Disgraced comedian Bill Cosby has been accused of sexual misconduct by at least 60 women. Now, after years of alleged harassment and abuse — and an official conviction — a Pennsylvania judge may rule in favor of officially classifying the fallen idol as a "sexually violent predator."
The recommendation, according to USA Today, came directly from the Pennsylvania Sexual Offenders Assessment Board (SOAB) nearly three months after a state jury found Cosby guilty of three counts of aggravated indecent assault in the trial for Andrea Constand, who accused Cosby of drugging and assaulting her in 2004.
One of the items that needs to be decided is how Cosby will be classified according to Pennsylvania state law, and the state's definition of a sexually violent predator could make the issue more complex. SOAB defines a sexually violent predator as a convicted sex offender who has "a mental abnormality or personality disorder that makes the person likely to engage in predatory sexually violent offenses." Judge Steven T. O'Neill, therefore, will have to closely examine Cosby's mental and personality traits to make a sound decision.
Being classified as a sexually violent predator in the state of Pennsylvania carries a heavy weight. First, predators have to complete a lifetime registration with the state police department. Once that's done, officials will notify school districts, youth agencies, and the predator's neighbors of his status, as well as his residential address. But the predator won't be allowed to disappear completely from the public eye because he's required to attend monthly sex offender counseling sessions for the rest of his life.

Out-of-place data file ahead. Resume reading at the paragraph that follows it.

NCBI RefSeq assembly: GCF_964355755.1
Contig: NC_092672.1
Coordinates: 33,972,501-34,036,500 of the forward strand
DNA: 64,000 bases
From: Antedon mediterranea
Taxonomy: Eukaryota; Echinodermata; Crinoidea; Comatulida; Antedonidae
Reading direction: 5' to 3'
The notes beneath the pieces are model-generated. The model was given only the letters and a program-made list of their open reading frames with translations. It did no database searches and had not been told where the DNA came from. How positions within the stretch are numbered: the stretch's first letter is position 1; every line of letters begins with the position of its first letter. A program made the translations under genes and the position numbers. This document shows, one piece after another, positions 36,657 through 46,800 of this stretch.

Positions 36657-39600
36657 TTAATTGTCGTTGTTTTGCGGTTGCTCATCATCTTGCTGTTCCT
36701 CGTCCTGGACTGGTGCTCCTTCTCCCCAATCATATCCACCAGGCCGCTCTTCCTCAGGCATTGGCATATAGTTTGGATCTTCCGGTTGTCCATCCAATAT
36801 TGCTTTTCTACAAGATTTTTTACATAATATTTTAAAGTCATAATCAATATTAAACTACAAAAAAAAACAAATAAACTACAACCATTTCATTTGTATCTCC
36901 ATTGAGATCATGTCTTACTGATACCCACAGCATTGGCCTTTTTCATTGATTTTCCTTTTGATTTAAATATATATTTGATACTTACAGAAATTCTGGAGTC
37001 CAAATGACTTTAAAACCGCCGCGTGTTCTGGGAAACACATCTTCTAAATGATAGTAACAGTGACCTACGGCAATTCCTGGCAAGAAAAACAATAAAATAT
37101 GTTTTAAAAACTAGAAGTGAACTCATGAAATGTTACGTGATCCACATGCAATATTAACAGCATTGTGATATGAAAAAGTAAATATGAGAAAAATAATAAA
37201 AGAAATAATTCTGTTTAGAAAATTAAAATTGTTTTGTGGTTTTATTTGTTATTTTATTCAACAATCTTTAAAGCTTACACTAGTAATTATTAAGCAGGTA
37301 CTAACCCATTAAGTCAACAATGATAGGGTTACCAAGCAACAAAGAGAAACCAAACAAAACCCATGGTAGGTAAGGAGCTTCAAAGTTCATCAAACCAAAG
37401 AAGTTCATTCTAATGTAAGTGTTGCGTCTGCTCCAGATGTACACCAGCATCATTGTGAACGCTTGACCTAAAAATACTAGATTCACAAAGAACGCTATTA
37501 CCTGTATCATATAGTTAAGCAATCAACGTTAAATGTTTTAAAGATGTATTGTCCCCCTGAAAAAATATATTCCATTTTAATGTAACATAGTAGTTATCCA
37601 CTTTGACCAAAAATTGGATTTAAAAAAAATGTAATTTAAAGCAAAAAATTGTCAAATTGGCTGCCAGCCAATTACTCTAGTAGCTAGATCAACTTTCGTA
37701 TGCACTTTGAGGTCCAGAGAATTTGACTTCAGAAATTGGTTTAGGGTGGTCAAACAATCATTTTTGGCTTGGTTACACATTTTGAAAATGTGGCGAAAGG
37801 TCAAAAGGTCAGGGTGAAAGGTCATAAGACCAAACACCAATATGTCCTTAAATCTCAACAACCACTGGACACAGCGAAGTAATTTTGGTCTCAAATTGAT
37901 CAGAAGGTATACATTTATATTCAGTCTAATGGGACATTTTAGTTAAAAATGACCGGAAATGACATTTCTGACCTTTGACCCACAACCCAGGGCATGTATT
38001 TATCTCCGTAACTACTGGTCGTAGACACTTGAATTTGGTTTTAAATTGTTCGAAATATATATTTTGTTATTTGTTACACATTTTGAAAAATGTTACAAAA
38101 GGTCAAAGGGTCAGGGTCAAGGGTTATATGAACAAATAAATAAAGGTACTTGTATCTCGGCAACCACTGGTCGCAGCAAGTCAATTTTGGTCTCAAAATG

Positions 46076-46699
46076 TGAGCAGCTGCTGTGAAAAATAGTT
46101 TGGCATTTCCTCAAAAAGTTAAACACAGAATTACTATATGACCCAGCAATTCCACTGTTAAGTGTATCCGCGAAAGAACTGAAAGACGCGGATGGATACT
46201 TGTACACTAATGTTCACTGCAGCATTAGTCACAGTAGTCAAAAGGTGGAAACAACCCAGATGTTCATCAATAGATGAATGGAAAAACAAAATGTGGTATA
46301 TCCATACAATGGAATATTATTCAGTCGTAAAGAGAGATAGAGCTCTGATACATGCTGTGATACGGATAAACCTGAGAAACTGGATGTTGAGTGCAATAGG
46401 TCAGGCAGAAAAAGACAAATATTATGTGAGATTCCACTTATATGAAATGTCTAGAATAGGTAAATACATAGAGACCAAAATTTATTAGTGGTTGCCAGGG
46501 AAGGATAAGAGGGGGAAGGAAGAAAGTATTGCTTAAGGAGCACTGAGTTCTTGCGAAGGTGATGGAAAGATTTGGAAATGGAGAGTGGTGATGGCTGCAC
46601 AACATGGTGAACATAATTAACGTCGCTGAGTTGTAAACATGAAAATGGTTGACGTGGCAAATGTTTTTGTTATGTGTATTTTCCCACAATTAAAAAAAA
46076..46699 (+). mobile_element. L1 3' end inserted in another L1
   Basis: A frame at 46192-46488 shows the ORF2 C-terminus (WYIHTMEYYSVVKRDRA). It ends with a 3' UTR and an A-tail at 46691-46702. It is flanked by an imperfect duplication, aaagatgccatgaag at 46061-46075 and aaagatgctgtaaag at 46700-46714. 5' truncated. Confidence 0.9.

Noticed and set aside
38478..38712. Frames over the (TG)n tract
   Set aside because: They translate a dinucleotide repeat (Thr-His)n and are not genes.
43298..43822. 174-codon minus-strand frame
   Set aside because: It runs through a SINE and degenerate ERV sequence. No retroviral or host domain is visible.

Cosby's attorney, Joseph P. Green Jr., publicly released a motion on Thursday asking the court to dismiss SOAB's ruling, which he called "unconstitutional."*
"The true facts establish that this defendant is not a sexually violent predator," the motion reads. "The single Board member who conducted the 'assessment' did not conduct any 'hearing' and considered and apparently credited largely irrelevant and improper information, apparently without fairly considering the propriety and credibility of the sources of the information relied upon, without any right to a fair hearing, and without confrontation and cross-examination."
SOAB's recommendation has already resonated with the state of Massachusetts. According to the Boston Herald, state and local authorities will now require Cosby to register "if he spends four days in one month or 14 days in a year" in the state. This determination is likely to irk Cosby, who owns an estate near the University of Massachusetts Amherst.
Cosby denies all allegations of nonconsensual sexual interactions. His sentencing trial begins on September 24.
*This story was originally published on July 25, additional reporting was added.
If you have experienced sexual violence and are in need of crisis support, please call the RAINN Sexual Assault Hotline at 1-800-656-HOPE (4673).